Thinking about how to split logging up in multiple categories et al

April 21, 2014

I've used programs that do logging (both well and badly) and I've also written programs that did logging (also both reasonably well and badly) and the whole experience has given me some views on how I like logging split up to make it more controllable.

It's tempting to say that controlling logging is only for exceptional cases, like debugging programs. This is not quite true. Certainly this is the dominant case, but there are times when people have different interests about what to log even in routine circumstances. For example, on this blog I log detailed information about conditional GETs for syndication feeds because I like tracking down why (or why not) feed fetchers succeed at this. However this information isn't necessarily of interest to someone else running a DWiki instance so it shouldn't be part of the always-on mandatory logging; you should be able to control it.

The basic breakdown of full featured logging in a large system is to give all messages both a category and a level. The category is generally going to be the subsystem that they involve, while the level is the general sort of information that they have (informational, warnings, progress information, debugging details, whatever). You should be able to control the two together and separately, to say that you want only progress reports from all systems or almost everything from only one system and all the way through.

My personal view is that this breakdown is not quite sufficient by itself and there are a bunch of cases where you'll also want a verbosity level. Even if verbosity could in theory be represented by adding more categories and levels, in practice it's much easier for people to crank up the verbosity (or crank it down) rather than try to do more complex manipulations of categories and levels. As part of making life easier on people, I'd also have a single option that means 'turn on all logging options and log all debugging information (and possibly everything)'; this gives people a simple big stick to hit a problem with when they're desperate.

If your language and programming environment doesn't already have a log system that makes at least the category plus level breakdown easy to do, I wouldn't worry about this for relatively small programs. It's only fairly large and complex programs with a lot of subsystems where you start to really want this sort of control.

Sidebar: the two purposes of specific control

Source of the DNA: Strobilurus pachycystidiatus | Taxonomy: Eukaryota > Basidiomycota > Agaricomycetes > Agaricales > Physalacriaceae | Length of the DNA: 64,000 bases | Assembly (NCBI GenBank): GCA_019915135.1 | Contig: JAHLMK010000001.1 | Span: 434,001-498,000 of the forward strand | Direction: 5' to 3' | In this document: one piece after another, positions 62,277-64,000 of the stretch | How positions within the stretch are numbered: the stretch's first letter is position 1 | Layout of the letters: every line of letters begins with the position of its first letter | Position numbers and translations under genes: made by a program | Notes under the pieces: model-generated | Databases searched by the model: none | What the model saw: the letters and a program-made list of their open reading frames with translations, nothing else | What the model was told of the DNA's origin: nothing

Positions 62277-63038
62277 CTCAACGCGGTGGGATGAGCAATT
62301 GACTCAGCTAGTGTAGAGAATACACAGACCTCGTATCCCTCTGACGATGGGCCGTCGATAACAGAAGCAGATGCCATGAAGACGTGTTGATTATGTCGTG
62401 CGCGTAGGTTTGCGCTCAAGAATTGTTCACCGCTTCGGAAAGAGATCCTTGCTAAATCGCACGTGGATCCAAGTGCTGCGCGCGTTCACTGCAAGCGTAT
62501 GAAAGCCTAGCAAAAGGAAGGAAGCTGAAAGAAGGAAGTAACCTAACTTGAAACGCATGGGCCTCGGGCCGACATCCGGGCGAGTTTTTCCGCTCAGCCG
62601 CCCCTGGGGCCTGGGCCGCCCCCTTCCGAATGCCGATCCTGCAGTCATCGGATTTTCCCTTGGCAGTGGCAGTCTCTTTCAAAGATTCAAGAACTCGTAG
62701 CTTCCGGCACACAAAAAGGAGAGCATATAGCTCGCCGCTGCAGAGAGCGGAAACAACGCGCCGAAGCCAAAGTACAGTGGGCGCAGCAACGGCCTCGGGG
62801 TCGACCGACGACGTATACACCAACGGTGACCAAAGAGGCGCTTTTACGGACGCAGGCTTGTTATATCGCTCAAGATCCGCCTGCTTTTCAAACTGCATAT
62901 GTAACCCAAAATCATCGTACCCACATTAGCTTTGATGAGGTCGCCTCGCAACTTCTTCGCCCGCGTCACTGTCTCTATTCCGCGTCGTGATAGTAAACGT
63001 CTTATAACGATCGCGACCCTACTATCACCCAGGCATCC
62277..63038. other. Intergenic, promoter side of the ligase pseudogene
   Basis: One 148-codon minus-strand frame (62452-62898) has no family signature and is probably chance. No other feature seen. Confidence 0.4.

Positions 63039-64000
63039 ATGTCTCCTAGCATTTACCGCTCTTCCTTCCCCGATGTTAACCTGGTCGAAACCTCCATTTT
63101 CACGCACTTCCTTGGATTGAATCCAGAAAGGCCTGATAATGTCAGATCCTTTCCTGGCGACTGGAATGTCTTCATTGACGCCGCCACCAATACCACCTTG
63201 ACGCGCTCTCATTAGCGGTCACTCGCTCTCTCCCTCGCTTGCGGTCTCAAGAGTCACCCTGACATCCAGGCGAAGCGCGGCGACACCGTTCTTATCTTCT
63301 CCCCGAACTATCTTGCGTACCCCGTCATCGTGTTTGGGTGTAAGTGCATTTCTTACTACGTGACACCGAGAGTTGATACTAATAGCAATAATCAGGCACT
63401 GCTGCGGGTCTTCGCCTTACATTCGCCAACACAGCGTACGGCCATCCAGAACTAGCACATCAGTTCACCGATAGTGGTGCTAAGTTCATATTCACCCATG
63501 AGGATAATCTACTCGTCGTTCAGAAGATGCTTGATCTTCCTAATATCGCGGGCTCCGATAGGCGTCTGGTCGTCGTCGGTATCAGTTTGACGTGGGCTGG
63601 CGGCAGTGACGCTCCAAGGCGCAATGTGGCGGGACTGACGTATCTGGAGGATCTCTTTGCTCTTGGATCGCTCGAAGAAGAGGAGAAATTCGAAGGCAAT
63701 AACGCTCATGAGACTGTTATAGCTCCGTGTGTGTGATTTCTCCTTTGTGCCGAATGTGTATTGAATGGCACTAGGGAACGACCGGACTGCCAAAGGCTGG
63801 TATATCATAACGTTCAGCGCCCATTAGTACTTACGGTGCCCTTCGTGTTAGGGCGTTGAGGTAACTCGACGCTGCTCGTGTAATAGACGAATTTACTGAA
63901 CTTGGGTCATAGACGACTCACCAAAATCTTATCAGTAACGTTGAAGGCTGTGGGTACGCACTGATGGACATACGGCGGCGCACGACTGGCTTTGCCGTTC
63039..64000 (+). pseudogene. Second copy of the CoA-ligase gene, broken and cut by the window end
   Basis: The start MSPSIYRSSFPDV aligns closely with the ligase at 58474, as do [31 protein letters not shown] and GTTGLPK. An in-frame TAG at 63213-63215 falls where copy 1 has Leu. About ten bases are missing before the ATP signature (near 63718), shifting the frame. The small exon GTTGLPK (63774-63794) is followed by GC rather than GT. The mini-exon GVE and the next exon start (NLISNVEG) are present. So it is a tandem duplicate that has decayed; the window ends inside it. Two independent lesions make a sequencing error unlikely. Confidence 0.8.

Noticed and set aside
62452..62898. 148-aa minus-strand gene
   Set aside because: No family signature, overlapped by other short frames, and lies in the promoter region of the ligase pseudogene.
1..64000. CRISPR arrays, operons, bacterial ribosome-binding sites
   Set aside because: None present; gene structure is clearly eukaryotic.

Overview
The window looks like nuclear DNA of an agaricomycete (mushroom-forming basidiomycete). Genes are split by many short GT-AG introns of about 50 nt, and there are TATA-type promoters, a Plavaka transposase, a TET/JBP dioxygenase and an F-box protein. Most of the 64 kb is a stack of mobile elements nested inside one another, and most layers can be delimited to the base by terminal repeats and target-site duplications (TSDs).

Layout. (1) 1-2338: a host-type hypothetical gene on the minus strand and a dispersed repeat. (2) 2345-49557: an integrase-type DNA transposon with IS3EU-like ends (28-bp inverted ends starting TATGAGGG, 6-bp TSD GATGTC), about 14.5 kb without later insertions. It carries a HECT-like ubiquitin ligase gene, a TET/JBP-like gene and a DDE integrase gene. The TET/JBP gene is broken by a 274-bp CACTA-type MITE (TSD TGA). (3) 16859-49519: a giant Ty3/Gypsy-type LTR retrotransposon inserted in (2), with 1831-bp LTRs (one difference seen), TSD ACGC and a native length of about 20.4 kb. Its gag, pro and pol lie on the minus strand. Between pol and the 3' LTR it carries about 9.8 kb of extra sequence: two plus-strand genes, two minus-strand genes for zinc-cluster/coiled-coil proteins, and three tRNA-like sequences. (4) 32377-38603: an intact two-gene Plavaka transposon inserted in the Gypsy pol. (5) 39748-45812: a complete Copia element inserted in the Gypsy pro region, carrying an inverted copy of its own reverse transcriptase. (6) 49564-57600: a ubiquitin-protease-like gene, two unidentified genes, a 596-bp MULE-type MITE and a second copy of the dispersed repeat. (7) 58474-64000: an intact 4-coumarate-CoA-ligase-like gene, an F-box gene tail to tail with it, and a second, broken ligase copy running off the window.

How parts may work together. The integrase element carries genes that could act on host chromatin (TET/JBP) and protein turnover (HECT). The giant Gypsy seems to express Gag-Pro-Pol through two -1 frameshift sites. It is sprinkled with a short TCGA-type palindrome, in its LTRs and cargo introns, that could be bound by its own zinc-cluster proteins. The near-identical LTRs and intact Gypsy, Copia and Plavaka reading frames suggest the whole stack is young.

There are two reasons to offer people specific control over logging. The first is what I mentioned: sometimes not all information is interesting to a particular setup. I may want information on syndication feed conditional GETs while you may want 'time taken' information for all requests. Control over logging allows the program to support both of us (and the person who doesn't care about either) without cluttering up logs with stuff that we don't want. This is log control for routine logs, stuff that you're going to use during normal program operation.

The second reason is that a big system can produce too much information at full logging flow when you're trying to troubleshoot it, so much that useful problem indicators are lost in the overall noise. Here categorization and levels are a way of cutting down on the log volume so that people can see the important things. This is log control for debugging messages.

(There is an overlap between these two categories. You might log all SQL queries that a system does and the time they take for routine metrics, even though this was originally designed for debugging purposes.)

Comments on this page:

By Perry Lorier at 2014-04-21 06:55:15:

Google's logging library ( has levels (in decreasing severity) FATAL, ERROR, WARNING, INFO, 0, 1, 2. By default ERROR and above are logged to stderr, and INFO and above are logged to a file (including ERROR and FATAL).

You generally set the logging level globally (for log files or stderr independently). You can set up logging per module with --vmodule=gfs*=1,mapreduce=2 for instance. These are globbed against the file that they're logged from.

Where the real usefulness comes from is that every Google binary all uses the same logging infrastructure, so you can assume log files are in the same place, they have the same format, and that the same command line flag will enable/disable logging.

By James (trs80) at 2014-04-21 11:45:37:

Splunk (unsurprisingly given their product is all about logging) have some thoughts on logging and best practices.

Written on 21 April 2014.
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Last modified: Mon Apr 21 02:39:55 2014
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